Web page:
Alberta Communists Focus on Energy Sector and Environment

The Communist Party – Alberta has  come out of its recent provincial convention (August 4-5) ready to take on new challenges. The party and the Young Communist League are both growing in Alberta, chiefly in Edmonton and Calgary, but also in other areas.  

The main focus of discussion and debate at the convention was the energy sector. It is crucial in Alberta, where the energy sector dominates the economy and the mainstream political arena, to have a clear program for change and to promote it vigorously. We have come out of the convention with a confirmed overall strategy and several specific policy decisions about managing the downsizing of traditional energy and diversifying the economy with full employment, in line with the inescapable need to reduce greenhouse gas emissions locally and globally.  

We had the benefit of the contributions of several friends and allies in the environmental and other mass movements in the discussion at the convention. Inevitably, we had to address the issue of what should be our attitude towards the NDP government of Alberta. Although we can and do criticize them where they fall short – capitulation to tar sands and pipeline corporate interests is a striking example – we also recognize what they have done to improve working conditions and human rights in Alberta. And we must never lose sight of the far greater threat posed by the United Conservative Party (UCP), led by the far-right Jason Kenney, which would be catastrophic for human rights and workers’ rights, and worse still for the environment and the economy.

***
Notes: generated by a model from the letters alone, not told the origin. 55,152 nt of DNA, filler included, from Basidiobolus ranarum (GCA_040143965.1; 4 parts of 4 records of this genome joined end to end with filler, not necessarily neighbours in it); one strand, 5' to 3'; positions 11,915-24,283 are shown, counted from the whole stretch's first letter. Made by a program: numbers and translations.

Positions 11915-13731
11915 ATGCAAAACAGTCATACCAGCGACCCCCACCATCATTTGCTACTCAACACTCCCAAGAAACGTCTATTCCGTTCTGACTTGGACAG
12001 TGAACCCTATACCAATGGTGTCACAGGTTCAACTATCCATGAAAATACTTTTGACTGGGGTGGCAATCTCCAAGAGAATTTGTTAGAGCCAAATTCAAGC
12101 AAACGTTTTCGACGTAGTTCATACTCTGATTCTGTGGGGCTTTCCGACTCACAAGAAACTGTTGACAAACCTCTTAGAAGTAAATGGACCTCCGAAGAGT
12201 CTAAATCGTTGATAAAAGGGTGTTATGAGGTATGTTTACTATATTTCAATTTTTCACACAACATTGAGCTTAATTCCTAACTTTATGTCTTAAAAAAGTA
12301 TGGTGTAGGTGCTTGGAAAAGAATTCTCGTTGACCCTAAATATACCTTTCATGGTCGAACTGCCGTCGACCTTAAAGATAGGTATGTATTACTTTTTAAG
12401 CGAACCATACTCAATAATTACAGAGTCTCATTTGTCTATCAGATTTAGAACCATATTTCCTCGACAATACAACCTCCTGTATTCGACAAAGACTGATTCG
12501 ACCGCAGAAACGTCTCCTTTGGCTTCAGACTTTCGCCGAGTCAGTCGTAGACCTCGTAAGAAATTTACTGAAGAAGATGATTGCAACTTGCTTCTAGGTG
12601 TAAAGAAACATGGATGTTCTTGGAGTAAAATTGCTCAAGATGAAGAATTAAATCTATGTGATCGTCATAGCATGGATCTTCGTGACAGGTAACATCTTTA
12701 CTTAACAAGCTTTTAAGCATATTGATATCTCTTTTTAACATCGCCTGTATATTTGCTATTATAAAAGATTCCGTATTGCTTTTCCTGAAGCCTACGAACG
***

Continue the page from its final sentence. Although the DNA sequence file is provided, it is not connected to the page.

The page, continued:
The next Alberta election will take place in 2019, and Communists will be on the ballot in Edmonton and Calgary.

Another main focus of the convention was peace work and the potential for greater involvement in both Edmonton and Calgary in developing connections with other activists. Building and revitalizing the peace movement is vital at a time when the US is demanding that Canada and other NATO countries raise military spending to four percent of GDP.

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